No one had to tell Ron DeSantis that his mock debates had bordered on disastrous. His answers rambled. He seemed uninspired.
By the time he got to the greenroom of the biggest political stage of his career, a Republican primary debate for Florida governor in June 2018, he had made a risky decision.
“I thought about everything we did in debate practice,” his campaign manager, Brad Herold, recalled Mr. DeSantis telling him. “I’m going to throw it out and do my own thing.”
At the debate’s start, the audience applauded louder for his better-known opponent, Adam Putnam. By its end — after he had cast Mr. Putnam as a vestige of old Republicanism and delivered a rat-a-tat of one-liners — Mr. DeSantis had taken command of the crowd.
Nearly three years and a pandemic later, Mr. DeSantis’s inclination to keep his own counsel and drive hard at reopening Florida has made him perhaps the most recognizable Republican governor in the country and a favorite of the party faithful. In turn, he has become a polarizing leader in the resistance to lengthy pandemic lockdowns, ignoring the advice of some public health experts in ways that have left his state’s residents bitterly divided over the costs and benefits of his actions.
Now, with Florida defying many of the gloomy projections of early 2020 and feeling closer to normal as the pandemic continues to dictate daily life in many other big states, Mr. DeSantis, 42, has positioned himself as the head of “the free state of Florida” and as a political heir to former President Donald J. Trump. Mr. DeSantis owes a mightier debt than most in his party to Mr. Trump, who blessed his candidacy when he was a nobody congressman taking on the staid Florida Republican Party.
Mr. DeSantis’s political maneuvering and extensive national donor network have allowed him to emerge as a top Republican candidate to succeed Mr. Trump on the ballot in 2024 if the former president does not run again. The governor’s brand of libertarianism — or “competent Trumpism,” as one ally called it — is on the ascent. Seizing on conservative issues du jour like opposition to social media “censorship” and vaccine passports, he has forged strong connections with his party’s base.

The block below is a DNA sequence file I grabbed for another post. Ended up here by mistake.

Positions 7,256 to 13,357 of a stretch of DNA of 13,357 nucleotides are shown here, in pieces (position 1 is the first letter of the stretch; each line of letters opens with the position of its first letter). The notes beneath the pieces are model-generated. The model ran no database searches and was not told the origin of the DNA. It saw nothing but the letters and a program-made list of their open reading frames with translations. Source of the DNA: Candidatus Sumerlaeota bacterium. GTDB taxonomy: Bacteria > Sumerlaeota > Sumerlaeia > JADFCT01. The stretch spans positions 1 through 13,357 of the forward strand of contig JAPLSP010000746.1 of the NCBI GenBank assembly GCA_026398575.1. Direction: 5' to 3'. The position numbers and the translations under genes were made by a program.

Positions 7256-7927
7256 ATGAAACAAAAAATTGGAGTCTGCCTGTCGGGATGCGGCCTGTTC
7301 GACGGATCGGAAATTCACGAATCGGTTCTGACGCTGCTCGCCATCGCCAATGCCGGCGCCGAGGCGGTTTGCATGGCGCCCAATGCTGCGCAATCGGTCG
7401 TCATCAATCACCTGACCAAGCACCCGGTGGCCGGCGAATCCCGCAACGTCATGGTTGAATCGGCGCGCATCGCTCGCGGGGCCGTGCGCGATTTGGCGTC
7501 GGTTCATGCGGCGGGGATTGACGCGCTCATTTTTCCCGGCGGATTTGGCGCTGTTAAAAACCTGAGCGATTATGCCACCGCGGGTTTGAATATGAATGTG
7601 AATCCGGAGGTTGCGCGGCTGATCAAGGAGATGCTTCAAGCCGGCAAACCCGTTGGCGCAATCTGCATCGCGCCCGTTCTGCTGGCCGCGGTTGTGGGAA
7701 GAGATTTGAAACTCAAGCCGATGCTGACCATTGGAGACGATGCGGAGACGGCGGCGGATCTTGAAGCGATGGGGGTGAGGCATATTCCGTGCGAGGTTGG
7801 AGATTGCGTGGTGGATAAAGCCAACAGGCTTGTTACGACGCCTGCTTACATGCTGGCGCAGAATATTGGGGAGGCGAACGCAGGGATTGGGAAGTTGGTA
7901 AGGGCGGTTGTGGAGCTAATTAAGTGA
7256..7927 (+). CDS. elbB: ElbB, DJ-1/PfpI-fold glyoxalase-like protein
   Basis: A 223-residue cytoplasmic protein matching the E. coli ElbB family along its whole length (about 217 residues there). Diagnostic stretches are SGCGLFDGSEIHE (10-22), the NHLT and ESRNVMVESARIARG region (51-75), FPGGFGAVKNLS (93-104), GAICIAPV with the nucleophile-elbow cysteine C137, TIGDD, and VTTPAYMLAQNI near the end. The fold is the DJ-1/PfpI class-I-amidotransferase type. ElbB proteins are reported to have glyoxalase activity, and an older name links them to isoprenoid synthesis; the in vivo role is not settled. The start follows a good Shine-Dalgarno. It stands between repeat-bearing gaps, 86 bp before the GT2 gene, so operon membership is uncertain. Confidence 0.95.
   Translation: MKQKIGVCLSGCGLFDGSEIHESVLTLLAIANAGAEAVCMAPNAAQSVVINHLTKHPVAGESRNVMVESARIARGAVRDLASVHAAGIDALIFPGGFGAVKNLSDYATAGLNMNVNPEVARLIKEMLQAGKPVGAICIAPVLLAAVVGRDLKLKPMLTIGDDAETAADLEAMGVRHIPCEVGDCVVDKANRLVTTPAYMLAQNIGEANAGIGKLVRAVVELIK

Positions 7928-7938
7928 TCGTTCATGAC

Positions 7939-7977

And his bonds with Republican leaders may be deepening: Mr. DeSantis had a plum speaking spot on Saturday night at Mar-a-Lago, Mr. Trump’s resort and political base in Palm Beach, Fla., for the Republican National Committee’s spring retreat. Other possible 2024 rivals, like Senator Marco Rubio, were relegated to appearances a night earlier.
“We have too many people in this party who don’t fight back,” he told the gathering, according to audio obtained by The New York Times. “You can’t be scared of the left, you can’t be scared of the media and you can’t be scared of Big Tech.”
The governor has also taken steps to shore up his political standing around his handling of the pandemic, summoning reporters to the State Capitol on Wednesday to blast — complete with a slide-show presentation titled “FACTS VS. SMEARS” — a report in CBS News’s “60 Minutes” that did not have sufficient evidence to prove a pay-to-play dynamic between Mr. DeSantis’s administration and Covid-19 vaccine distribution for white and wealthy Floridians.
His record on the virus is, in fact, mixed. By some measures, Florida has had an average performance in a pandemic that is not yet over. Yet his decisions helped keep hospitals from becoming overwhelmed with coronavirus patients. He highlights that he helped businesses survive and allowed children to go to school.
What his critics cannot forget, however, is how he resisted some key public health guidelines. An op-ed article endorsing masks that his staff drafted under his name in mid-July was never approved by the governor for publication. The restrictions he now dismisses as ineffective, such as local mask mandates and curfews, which experts say in fact worked, were imposed in most cases by Democratic mayors with whom he hardly speaks.
Given the ways people admire or despise him, however, the nuances seem beside the point.
He infuriates passionate critics who believe he operates shrewdly to tend to his own interests. They fear that approach contributed to confusing public health messages, vaccine favoritism for the wealthy and the deaths of about 34,000 Floridians. “DeathSantis,” they call him. (Mr. DeSantis declined repeated interview requests for this article.)
But at almost every turn, Mr. DeSantis has seized the criticism as an opportunity to become an avatar for national conservatives who relish the governor’s combativeness. He can score points that his potential Republican rivals in the minority in Washington, including Mr. Rubio and Senator Rick Scott, his predecessor as governor, cannot.